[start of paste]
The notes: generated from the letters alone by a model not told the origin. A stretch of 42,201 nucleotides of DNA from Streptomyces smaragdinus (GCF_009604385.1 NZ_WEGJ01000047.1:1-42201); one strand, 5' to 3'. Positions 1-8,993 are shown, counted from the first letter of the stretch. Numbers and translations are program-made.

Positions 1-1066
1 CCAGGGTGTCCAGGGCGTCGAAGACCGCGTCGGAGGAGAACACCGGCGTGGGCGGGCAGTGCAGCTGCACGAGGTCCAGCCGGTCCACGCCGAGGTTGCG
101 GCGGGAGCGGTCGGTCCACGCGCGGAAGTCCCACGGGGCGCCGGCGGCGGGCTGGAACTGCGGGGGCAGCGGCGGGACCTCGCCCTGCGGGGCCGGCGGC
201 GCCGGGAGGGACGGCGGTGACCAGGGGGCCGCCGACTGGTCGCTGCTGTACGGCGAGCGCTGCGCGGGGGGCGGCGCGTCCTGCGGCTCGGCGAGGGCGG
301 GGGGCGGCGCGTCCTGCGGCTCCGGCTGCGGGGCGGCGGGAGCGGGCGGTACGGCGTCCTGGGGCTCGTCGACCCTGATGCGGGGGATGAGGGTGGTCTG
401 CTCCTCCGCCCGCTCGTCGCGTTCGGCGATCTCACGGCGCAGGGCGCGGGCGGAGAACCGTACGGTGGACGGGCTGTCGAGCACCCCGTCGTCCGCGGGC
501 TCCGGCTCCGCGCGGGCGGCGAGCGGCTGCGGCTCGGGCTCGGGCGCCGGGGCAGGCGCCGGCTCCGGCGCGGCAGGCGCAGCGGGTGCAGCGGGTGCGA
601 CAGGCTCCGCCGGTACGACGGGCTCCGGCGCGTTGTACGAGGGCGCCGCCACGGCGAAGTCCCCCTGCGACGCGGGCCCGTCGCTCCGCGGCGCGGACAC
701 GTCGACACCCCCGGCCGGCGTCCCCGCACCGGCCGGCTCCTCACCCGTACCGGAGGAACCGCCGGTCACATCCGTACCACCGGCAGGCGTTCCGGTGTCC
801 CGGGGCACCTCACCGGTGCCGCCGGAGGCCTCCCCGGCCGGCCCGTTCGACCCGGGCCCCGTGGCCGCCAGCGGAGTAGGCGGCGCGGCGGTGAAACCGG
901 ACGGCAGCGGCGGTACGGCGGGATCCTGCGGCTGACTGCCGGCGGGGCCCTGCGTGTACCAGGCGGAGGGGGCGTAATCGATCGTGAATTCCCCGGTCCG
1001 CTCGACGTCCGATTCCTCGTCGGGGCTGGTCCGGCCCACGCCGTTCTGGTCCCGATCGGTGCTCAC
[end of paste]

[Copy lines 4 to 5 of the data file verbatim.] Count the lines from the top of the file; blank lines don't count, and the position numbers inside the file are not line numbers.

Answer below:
101 GCGGGAGCGGTCGGTCCACGCGCGGAAGTCCCACGGGGCGCCGGCGGCGGGCTGGAACTGCGGGGGCAGCGGCGGGACCTCGCCCTGCGGGGCCGGCGGC
201 GCCGGGAGGGACGGCGGTGACCAGGGGGCCGCCGACTGGTCGCTGCTGTACGGCGAGCGCTGCGCGGGGGGCGGCGCGTCCTGCGGCTCGGCGAGGGCGG